May Day is not just maypoles and wildflowers: It is also a nearly 130-year tradition of progressive labor politics. Around the world each year, May 1is met with global demonstrations to recognize and celebrate worker’s rights. International Labor Day was born during the American fight for the eight-hour workday.
On May 4,1886, Chicago streets were crowded with workers gathered for thefourth day of demonstrations demanding fewer hours. As police violently cleared protestors, an unknown person, (anarchist or agent provocateur, no one knows) threw a stick of dynamite at the police. In response, police opened fire, killing dozens of demonstrators, and several officers, in what is known as the Haymarket Massacre. In subsequent years, demonstrations across the world were held on May 1in the name of the Haymarket martyrs, in attempts to further the efforts for an 8-hour workday. By 1904, International Labor Day was recognized by workers rights groups around the world.
Though the U.S. was May Day’s crèche, it has until recently been largely orphaned by American activist movements. But, starting in the mid 2000's, May Day saw a revival. May 1,2006, saw 1.5 million people take to the streets in nationally coordinated protests to demand immigration reform. On May 1, 2008, the International Longshore and Warehouse Union successfully closed all 29 West Coast ports to demand an immediate withdrawal of U.S. troops from the Middle East. 2010’s May Day demonstrations took place in 90 cities with hundreds of thousands of participants including high-profile politicians and celebrities, all speaking out against Arizona’s draconian immigration law.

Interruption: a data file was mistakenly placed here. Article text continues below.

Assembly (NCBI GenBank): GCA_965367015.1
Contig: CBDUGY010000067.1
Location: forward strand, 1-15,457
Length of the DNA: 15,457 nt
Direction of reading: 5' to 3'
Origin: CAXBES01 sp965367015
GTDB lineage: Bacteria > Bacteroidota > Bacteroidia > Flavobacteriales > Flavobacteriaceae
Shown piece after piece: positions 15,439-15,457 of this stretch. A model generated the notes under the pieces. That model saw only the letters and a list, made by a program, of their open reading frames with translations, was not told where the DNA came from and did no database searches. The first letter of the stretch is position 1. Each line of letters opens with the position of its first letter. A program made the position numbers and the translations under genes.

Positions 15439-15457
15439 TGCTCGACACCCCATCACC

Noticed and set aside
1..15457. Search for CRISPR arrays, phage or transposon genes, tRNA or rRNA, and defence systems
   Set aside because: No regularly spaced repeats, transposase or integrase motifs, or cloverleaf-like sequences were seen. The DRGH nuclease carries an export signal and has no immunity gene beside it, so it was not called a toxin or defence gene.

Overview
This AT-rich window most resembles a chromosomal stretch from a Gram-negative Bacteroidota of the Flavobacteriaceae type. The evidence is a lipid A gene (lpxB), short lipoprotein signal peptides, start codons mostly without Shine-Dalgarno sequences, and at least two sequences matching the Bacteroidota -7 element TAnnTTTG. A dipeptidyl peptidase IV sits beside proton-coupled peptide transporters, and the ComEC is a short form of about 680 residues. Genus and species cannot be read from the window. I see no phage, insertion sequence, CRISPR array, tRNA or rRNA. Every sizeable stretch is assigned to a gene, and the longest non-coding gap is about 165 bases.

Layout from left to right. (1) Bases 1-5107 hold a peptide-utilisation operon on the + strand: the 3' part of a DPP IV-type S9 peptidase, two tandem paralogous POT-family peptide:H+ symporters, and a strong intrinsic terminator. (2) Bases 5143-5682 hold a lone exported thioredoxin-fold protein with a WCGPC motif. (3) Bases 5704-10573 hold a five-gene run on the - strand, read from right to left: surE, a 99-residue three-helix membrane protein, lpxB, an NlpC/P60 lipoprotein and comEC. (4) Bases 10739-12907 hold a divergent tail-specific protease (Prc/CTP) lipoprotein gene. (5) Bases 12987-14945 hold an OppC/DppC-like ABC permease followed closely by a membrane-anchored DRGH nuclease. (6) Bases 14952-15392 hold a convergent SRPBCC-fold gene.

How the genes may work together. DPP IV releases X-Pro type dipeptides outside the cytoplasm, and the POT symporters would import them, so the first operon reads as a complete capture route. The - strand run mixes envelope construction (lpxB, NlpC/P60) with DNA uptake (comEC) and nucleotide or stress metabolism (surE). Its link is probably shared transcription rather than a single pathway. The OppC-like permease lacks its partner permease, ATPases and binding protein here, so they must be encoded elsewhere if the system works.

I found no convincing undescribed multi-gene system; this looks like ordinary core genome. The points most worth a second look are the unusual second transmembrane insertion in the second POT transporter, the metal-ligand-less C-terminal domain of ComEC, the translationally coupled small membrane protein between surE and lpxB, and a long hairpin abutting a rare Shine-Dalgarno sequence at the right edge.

The buzz these days is that this year may see the most impressive outpouring yet. In the months since last May Day, the U.S. has experienced a direct action renaissance. The climate movement boasted 1200 arrests, while protesting the Keystone Pipeline at the White House. Occupy Wall Street has spurred millions of Americans to take over local public spaces and reclaim wrongfully foreclosed homes. Just this last month, thousands of Americans were trained for direct action as part of the 99% Spring. The nationwide loss of homes, and jobs, as well as the crash of federal, state, and local services, has instilled the renewed sense of urgency necessary for Americans to do whatever it takes to seek change.
The focus of this year’s demonstrations is to demonstrate the power of the 99%. Actions across the country are intended to not only decry the status quo (income inequality, predatory banking, special interests) but to present visions for an alternative. Organizers of New York's events have committed to the principle of mutal aid, with a host of events offering services to community members and participants including food, medical, and legal support. The most impressive of these is the Free University, in which professors and nationally respected scholars will converge in Madison Square Park for an afternoon of free classes open to the public. Los Angeles’s actions will also provide beneficial services, as its major convergence space will be focused on feeding the people of the largely low-income neighborhood Skid Row.
Events such as these help to quiet concerns, from both the right and the left, that the intentions of May Day events are negative at best, and violent at worst. But more importantly, these events anchor their participants in the need for proactive change from the bottom up. Efforts necessary to narrow the vast income inequality gap, rein in corporate power, or address climate change in the face of frustratingly inadequate government action, will require that progressive intellectuals and everyday people alike step up to build the world they wish to see for themselves, rather than wait for leadership from above.
To find out about local May Day events, check out Occupy’s national May Day Guide.